5. Backbone Support Organization - "... Requires a separate organization and staff with a very specific set of skills to serve as the backbone for the entire initiative. Coordination takes time, and none of the participating organizations has any to spare. The expectation that collaboration can occur without a supporting infrastructure is one of the most frequent reasons why it fails.
The backbone organization requires a dedicated staff separate from the participating organizations who can plan, manage, and support the initiative through ongoing facilitation, technology and communications support, data collection and reporting, and handling the myriad logistical and administrative details needed for the initiative to function smoothly.
Collective impact also requires a highly structured process that leads to effective decision making... In the best of circumstances, these backbone organizations embody the principles of adaptive leadership: the ability to focus people’s attention and create a sense of urgency, the skill to apply pressure to stakeholders without overwhelming them, the competence to frame issues in a way that presents opportunities as well as difficulties, and the strength to mediate conflict among stakeholders." (SSIR Winter 2011)
Individually, these characteristics don’t lead to meaningful social change, but when brought together they significantly change the larger issue that each agency individually is addressing.
- Community led – Elizabeth River Project
- Charity-Corporate led – Alberta Clean Energy Coalition
- Charity-Government led - Calgary Homeless Foundation
- Technology driven platforms – Philanthropedia.org, Place2Give.com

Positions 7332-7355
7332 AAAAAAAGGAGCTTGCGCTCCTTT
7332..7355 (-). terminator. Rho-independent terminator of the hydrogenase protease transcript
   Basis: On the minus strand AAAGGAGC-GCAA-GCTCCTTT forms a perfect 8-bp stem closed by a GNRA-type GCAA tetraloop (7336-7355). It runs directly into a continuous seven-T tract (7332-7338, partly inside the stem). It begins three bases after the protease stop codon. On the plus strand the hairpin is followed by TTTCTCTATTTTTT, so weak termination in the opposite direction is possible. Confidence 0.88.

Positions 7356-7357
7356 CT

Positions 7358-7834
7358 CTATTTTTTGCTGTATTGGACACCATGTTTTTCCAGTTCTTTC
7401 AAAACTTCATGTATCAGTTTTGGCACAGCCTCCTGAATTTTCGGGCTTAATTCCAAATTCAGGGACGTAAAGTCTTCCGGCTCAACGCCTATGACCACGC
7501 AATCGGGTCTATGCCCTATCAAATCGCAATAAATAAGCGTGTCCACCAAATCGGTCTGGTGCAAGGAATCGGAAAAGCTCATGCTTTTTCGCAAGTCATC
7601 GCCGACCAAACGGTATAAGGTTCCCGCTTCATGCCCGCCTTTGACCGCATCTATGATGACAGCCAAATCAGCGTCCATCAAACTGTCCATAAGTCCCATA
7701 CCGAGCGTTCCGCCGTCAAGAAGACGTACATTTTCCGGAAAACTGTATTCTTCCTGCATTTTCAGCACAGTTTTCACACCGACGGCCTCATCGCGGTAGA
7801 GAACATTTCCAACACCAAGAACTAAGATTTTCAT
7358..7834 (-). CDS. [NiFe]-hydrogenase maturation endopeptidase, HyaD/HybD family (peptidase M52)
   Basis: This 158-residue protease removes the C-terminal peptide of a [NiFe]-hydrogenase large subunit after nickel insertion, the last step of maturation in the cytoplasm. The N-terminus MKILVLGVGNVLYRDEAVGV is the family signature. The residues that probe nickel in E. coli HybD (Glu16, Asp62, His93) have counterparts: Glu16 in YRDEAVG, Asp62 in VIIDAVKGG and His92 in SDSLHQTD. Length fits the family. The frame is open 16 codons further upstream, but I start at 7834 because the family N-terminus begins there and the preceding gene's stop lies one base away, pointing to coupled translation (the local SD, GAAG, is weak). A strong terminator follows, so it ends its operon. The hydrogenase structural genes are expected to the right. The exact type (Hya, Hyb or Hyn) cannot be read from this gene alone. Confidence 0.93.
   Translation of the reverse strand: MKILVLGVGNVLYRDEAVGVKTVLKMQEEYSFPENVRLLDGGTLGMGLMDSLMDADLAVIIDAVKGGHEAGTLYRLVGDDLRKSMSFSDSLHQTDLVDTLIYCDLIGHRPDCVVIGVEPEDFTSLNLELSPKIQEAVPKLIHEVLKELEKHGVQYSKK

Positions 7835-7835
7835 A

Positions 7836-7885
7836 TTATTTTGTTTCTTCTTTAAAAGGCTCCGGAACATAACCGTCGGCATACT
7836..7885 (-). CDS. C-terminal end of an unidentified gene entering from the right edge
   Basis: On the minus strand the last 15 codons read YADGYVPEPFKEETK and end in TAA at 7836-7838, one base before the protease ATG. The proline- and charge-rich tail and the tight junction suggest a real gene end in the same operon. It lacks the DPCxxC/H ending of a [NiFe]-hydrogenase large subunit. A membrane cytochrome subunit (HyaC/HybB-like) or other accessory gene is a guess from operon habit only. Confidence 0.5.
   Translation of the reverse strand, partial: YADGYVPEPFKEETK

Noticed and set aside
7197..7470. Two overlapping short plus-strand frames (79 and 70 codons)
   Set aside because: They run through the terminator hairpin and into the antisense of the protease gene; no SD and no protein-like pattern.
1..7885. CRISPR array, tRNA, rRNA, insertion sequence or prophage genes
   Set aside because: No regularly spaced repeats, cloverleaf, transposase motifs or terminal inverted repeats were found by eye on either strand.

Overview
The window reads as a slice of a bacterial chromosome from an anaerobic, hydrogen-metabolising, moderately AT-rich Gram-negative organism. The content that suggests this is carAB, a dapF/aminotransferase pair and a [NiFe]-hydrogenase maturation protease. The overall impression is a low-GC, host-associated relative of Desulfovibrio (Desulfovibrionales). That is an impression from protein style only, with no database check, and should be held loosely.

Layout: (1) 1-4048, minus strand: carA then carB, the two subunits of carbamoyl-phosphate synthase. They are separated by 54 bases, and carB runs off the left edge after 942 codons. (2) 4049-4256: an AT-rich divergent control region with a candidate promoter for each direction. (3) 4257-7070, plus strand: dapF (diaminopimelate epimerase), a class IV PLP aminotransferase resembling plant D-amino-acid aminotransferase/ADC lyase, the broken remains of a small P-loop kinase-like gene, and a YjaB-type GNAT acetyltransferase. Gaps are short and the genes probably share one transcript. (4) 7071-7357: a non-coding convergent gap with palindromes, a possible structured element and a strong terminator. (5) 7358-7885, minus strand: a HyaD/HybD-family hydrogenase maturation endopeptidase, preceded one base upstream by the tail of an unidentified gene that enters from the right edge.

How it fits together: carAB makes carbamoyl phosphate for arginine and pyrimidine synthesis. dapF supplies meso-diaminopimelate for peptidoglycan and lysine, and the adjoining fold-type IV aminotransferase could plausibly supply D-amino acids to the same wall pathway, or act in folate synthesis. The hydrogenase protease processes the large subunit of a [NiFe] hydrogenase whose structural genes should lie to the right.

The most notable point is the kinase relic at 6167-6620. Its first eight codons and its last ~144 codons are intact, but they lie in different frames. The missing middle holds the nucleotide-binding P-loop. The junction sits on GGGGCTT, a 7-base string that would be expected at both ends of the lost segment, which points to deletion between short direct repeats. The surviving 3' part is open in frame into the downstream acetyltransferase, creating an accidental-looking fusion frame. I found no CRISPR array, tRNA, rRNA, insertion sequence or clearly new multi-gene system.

I am interested in the question of trust and what needs to happen in the environment that will allow people to put their differences and egos aside to build that trust. How do we shift people from going from a one-donor-one-program (Isolated Impact) way of problem solving to multiple donors-multiple agency-one issue way of funding? What needs to happen to have charities work in this type of environment? Will this way of funding mitigate the duplication in the sector?
For me, one of the hardest pieces around Collective Impact is checking my ego at the door. Recognizing that, while I might think my idea is “cool,” there are other ideas out there than can take larger picture to the next level when put in combination with mine. I have said this before, my Big Hairy Audacious Goal, is to change the way that North America’s charitable sector operates by focusing a spotlight on how money flows within the charitable sector and how policies are negatively impacting the sustainable growth of organizations and ultimately the solutions around the complex issues that organizations are mandated to solve. Obviously, with something so complex there can’t just be one person or one business tackling the issues. We, as a community of interested players and stakeholders, have to come up with a process solution and identify those who are best at delivering on the different interventions at different points along the goal’s trajectory.
As different models of Collective Impact are demonstrated we will identify the types of problems that are best suited for this type of solution creation. I look forward to figuring out how this works as part of community of practioners and how this will evolve the philanthropic industry.
Are you involved in a Collective Impact project? What are you doing? Please share your stories. We will tweet out your projects.
Over the coming months I will be writing a series of case studies that highlight some of these concepts from the work that I am doing with my clients. I welcome the opportunity to include what you are working on as part of these case studies.